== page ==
Who do you think should manage Ferriday water?|
Story Archives: Land claims on Lake St. John; low water on Ouachita
- 2013 - 300 articles
- 2012 - 856 articles
- December 2012 - 55 articles
- November 2012 - 87 articles
- October 2012 - 93 articles
- September 2012 - 80 articles
- August 2012 - 109 articles
- July 2012 - 71 articles
- June 2012 - 68 articles
- May 2012 - 72 articles
- May 31st, 2012 (Thursday) - 7 articles
- May 30th, 2012 (Wednesday) - 8 articles
- May 25th, 2012 (Friday) - 1 articles
- May 23rd, 2012 (Wednesday) - 13 articles
- May 17th, 2012 (Thursday) - 6 articles
- May 16th, 2012 (Wednesday) - 9 articles
- May 10th, 2012 (Thursday) - 6 articles
- May 9th, 2012 (Wednesday) - 11 articles
- May 2nd, 2012 (Wednesday) - 10 articles
- May 1st, 2012 (Tuesday) - 1 articles
- April 2012 - 55 articles
- March 2012 - 59 articles
- February 2012 - 66 articles
- January 2012 - 41 articles
- 2011 - 635 articles
- 2010 - 1276 articles
- 2009 - 1591 articles
- 2008 - 1763 articles
|Land claims on Lake St. John; low water on Ouachita|
As William Dunbar surveyed the land where four rivers converge at present Jonesville more than 200 years ago, efforts to settle portions of the vast wilderness were underway.
Dunbar was one of two leaders chosen by President Thomas Jefferson to explore the Ouachita River following the Louisiana Purchase of 1803. During this late fall of 1804, as the expedition's keelboat docked at a Frenchman's ferry landing at the mouth of Little River, Dunbar explored the Indian mounds on the site and noted in his journal that many Mississippians were attempting to settle Spanish land grants on Lake St. John in present day Concordia Parish.
Dunbar wrote that the big lake had lately been "occupied and improved; many similar possessions and improvements have been made since the first news of the cession of Louisiana by the french to the American Government..."
In fact, just months earlier, the first territorial governor of Mississippi arrived on the west side of Lake St. John to begin improvement on his newly-acquired land. Winthrop Sargent -- a native of Massachusetts, Harvard graduate, veteran of George Washington's army during the Revolutionary War -- was appointed by President John Adams as the first governor of Mississippi Territory in 1798 after it was created by Congress.
Sargent's controversial four-year term ended in 1801 when Thomas Jefferson became President and appointed his supporters to office, which included Tennessee Congressman William C.C. Claiborne as the new territorial governor. That same year, with the swing in politics, the territorial capital was moved six miles away from Natchez to the new village of Washington.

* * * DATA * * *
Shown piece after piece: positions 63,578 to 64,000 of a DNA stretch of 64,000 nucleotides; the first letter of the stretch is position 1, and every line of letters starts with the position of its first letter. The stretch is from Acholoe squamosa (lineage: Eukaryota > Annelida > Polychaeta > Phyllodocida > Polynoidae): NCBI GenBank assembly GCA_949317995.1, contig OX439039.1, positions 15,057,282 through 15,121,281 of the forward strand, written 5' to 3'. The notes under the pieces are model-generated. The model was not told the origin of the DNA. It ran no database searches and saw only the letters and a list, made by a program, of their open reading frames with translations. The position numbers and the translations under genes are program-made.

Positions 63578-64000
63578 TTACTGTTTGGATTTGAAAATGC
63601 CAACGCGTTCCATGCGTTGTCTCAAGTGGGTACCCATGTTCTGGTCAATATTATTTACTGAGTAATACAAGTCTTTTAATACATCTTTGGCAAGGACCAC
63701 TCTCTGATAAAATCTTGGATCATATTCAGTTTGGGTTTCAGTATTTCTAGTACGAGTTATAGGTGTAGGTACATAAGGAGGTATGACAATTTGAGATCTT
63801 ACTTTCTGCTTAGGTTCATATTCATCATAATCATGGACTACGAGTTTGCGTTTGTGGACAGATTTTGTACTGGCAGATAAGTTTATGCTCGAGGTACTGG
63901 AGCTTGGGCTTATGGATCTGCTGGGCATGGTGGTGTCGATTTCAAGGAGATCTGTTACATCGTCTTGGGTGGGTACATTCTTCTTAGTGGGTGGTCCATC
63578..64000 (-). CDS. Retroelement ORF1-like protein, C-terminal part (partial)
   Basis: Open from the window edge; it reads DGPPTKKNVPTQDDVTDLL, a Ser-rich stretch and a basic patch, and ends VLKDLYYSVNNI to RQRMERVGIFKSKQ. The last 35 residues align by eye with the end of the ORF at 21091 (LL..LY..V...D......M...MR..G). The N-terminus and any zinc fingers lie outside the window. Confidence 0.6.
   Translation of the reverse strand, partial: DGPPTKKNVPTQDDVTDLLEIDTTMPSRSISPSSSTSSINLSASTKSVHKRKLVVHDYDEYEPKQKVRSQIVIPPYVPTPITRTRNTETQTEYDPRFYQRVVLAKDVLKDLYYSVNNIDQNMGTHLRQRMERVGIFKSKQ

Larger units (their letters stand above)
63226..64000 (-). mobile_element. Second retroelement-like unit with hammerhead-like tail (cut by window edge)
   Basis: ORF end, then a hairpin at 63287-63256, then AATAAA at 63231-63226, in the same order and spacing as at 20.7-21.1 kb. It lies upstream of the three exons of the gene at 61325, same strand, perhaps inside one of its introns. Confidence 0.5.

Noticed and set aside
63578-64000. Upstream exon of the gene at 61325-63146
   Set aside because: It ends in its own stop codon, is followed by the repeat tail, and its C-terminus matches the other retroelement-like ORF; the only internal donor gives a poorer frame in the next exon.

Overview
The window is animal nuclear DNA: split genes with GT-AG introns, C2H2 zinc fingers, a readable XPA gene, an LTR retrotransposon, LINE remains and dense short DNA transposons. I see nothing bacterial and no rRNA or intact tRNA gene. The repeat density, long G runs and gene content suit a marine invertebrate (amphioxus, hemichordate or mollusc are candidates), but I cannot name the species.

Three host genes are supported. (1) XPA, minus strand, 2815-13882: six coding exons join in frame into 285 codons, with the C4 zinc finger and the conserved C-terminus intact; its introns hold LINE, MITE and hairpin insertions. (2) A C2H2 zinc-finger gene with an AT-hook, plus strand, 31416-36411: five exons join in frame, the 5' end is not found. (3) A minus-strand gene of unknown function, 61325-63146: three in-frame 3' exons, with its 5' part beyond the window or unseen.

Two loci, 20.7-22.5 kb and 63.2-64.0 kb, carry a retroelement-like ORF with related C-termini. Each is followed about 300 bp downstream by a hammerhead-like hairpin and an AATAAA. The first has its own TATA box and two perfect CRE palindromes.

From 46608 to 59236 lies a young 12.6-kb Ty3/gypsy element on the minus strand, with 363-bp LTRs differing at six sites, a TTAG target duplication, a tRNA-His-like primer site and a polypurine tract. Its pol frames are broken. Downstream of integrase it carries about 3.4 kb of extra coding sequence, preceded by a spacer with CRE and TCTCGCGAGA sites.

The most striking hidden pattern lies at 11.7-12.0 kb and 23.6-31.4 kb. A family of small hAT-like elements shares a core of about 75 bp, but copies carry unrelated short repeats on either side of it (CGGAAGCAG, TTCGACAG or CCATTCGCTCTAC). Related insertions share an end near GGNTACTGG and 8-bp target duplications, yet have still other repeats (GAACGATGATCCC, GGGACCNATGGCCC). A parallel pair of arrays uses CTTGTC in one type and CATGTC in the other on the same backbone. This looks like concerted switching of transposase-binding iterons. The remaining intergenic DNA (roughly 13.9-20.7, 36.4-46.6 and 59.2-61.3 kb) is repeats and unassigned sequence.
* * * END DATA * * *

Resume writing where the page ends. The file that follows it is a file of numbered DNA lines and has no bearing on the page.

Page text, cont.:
During his years as governor, Sargent's secretary was John Steele. The two men were close friends and in late 1803 they were among the first to build cabins, clear land and plant crops along Lake St. John, all part of the process to legitimize their land claims. By now, Claiborne, Sargent's predecessor as Mississippi governor, was governor of the Orleans Territory in Louisiana.
And even though the Ouachita River Expedition had just reached the mouth of the Ouachita, the frantic pace of settlement on Lake St. John would in the years ahead create a tangled web of land claims -- some claims legitimate, many not. In almost every case the questions were: Had the claimant been properly granted property in Concordia by the Spanish? Had improvements been made on the land prior to the transfer of government from Spanish to French to American after the Louisiana Purchase of 1803?
The Spanish District of Concordia had been a geographically massive piece of real estate with the Mississippi serving as its eastern border and the Black and Tensas rivers the western boundary. The Red River was the southern border. Concordia stretched northward to present day Arkansas.
For the full story, subscribe to the The Concordia Sentinel's NEW E-Edition!
|Frank Morris Murder Series|